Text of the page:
Wednesday, April 30, 2008

Not plugged in

Italy is a developed country, right? So you'd think that something as simple as plugging something into an electrical outlet would be straightforward. Well, you'd have thought wrong. That’s because in addition to the power in most apartments being limited to 3 kW (which is apparently low enough that you can’t iron when you’re running the washing machine, though you can choose to pay for more power), there are three different systems of electrical plugs and outlets, each one incompatible with the others. I ran into this problem yesterday, when I bought a microwave and wanted to plug it in. It turned out that the microwave had a Schuko plug (bottom left), which doesn’t fit into the socket in the kitchen (top left). Also, I bought a power strip at Ikea so that I could plug in both my laptop and external hard drive at the same time (that’s another thing – there are never enough sockets in Italian apartments), but it had a 16 A three-prong plug (bottom center), which has a different prong spacing and thickness than the 10 A outlet (top right) that is in place where I have my computer stuff.

So today, I went to a hardware store to stock up on adapters. In addition to several Schuko to 16 A adapters, I also got a 3-to-1 10 A adapter, so that I can plug in my computer stuff. The result, including the plug adapters that convert from US plugs to European standard plugs, is pictured bottom right. Somehow I get the feeling that even though all these systems were designed to be incompatible for safety reasons, all of these adapters and multisockets end up making it all the more dangerous.

Tuesday, April 29, 2008


Good rebuttal to a pretty snobbish article on being an expatriate in Europe.

Monday, April 28, 2008

Moving Day

Today was finally moving day. I went to the realtor's office at 10, where I signed the official contract, met my landlord, and got rid of ridiculous amounts of money (2 month's rent as deposit, plus 1 month's rent as payment for the realtor, plus registration taxes). The realtor did the best she could with her limited English in communicating things between the landlord (basically no English) and myself (basically no Italian). Then the landlord took me to the apartment, along with his son, who spoke some English, and showed me the utilities, and how everything in the apartment works.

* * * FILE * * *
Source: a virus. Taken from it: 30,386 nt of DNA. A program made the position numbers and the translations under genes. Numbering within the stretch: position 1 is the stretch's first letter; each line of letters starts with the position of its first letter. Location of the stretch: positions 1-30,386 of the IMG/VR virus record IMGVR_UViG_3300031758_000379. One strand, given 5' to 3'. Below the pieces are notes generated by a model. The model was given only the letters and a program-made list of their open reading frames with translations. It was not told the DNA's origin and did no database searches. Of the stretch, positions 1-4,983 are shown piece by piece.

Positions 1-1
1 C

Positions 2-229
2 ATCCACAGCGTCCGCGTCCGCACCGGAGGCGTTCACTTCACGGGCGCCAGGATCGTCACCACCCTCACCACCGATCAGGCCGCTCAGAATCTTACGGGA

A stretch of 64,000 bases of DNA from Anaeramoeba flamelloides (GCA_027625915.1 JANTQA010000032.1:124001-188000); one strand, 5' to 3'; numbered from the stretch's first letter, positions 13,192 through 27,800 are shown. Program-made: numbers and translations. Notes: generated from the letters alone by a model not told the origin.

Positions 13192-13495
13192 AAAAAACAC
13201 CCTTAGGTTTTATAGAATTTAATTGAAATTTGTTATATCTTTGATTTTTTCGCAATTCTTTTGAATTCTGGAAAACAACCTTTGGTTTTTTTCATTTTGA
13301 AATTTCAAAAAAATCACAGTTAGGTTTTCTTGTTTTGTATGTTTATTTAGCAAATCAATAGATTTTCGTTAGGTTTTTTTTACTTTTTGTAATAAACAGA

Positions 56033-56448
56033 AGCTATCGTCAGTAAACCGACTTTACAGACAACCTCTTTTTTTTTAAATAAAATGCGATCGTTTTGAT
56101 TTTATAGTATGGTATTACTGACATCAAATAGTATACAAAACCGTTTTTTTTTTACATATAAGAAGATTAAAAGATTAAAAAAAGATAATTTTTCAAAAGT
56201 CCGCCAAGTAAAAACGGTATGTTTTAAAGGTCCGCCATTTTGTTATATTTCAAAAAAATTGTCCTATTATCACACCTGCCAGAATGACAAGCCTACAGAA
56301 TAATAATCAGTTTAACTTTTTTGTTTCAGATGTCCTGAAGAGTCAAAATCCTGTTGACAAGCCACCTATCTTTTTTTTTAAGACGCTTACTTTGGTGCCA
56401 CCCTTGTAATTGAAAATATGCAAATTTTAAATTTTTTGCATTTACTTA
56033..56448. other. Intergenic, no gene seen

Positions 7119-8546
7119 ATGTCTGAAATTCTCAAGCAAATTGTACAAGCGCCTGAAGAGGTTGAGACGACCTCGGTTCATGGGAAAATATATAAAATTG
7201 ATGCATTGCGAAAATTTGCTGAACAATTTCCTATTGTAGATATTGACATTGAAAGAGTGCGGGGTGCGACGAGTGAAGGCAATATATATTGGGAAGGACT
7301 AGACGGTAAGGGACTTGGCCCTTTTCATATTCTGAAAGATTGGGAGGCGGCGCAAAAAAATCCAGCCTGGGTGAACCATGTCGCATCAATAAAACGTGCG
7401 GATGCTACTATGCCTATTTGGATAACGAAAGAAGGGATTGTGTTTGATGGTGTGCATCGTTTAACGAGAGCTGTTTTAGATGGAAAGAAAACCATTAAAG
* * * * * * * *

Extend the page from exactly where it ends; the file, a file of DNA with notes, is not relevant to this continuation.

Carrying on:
I don't know if I've mentioned it, but most apartments for rent are furnished here. Getting an unfurnished apartment means truly getting something unfurnished -- no kitchen, and perhaps not even toilets! -- so you're not only looking for a nice apartment in a good location, but also judging the furniture. Luckily, the apartment I found has almost completely new furnishings and appliances. It's also in a decent style (ok, I probably wouldn't have gotten a bright red sofa-bed, but you know...). After being driven back to the center, I briefly went to the Mercato Centrale to pick up some fruit and lunch stuff for this week, then I just went to my old apartment and picked up the first bag to take to the new place.
I managed to do three runs back and forth today, each time taking one bag or suitcase with me, which took care of most of the stuff I already have with me here. In between, I went to Esselunga, a large grocery store, and Lidl, a German discount grocery chain. I was pretty glad to see that there was a Lidl nearby the apartment, since that will definitely help keep grocery costs down (EUR 1.38 for a liter of milk at Esselunga vs. EUR 0.70 at Lidl). Before the last run, I stayed at the old apartment for a while to use the internet, since I don't have that set up yet in the new place. From what I've heard, it can take anywhere from one to three months to get the telephone installed and DSL set up, so I'll get that process started as soon as possible. In the meantime, I guess I'll have to rely on the internet at work, and on reading material in the evenings and on weekends.
Finally, I made myself some pasta and homemade tomato sauce, with some Italian red wine (one of the few things that's cheap). Whew... now I'm tired!

Sunday, April 27, 2008

Quick trip home